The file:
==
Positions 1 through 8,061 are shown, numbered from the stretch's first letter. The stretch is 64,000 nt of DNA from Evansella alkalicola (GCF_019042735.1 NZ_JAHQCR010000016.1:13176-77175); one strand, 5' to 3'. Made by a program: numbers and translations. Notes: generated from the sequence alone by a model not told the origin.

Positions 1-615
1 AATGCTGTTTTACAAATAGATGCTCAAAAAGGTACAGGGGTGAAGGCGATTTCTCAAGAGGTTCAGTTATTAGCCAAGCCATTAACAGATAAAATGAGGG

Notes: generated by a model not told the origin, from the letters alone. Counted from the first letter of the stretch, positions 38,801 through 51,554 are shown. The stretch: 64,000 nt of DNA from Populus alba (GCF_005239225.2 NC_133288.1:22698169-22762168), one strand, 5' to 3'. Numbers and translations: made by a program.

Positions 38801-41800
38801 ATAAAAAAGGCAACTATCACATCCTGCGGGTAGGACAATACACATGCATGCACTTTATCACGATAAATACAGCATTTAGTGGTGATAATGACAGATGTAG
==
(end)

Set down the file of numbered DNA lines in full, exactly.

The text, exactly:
Positions 1 through 8,061 are shown, numbered from the stretch's first letter. The stretch is 64,000 nt of DNA from Evansella alkalicola (GCF_019042735.1 NZ_JAHQCR010000016.1:13176-77175); one strand, 5' to 3'. Made by a program: numbers and translations. Notes: generated from the sequence alone by a model not told the origin.

Positions 1-615
1 AATGCTGTTTTACAAATAGATGCTCAAAAAGGTACAGGGGTGAAGGCGATTTCTCAAGAGGTTCAGTTATTAGCCAAGCCATTAACAGATAAAATGAGGG

Notes: generated by a model not told the origin, from the letters alone. Counted from the first letter of the stretch, positions 38,801 through 51,554 are shown. The stretch: 64,000 nt of DNA from Populus alba (GCF_005239225.2 NC_133288.1:22698169-22762168), one strand, 5' to 3'. Numbers and translations: made by a program.

Positions 38801-41800
38801 ATAAAAAAGGCAACTATCACATCCTGCGGGTAGGACAATACACATGCATGCACTTTATCACGATAAATACAGCATTTAGTGGTGATAATGACAGATGTAG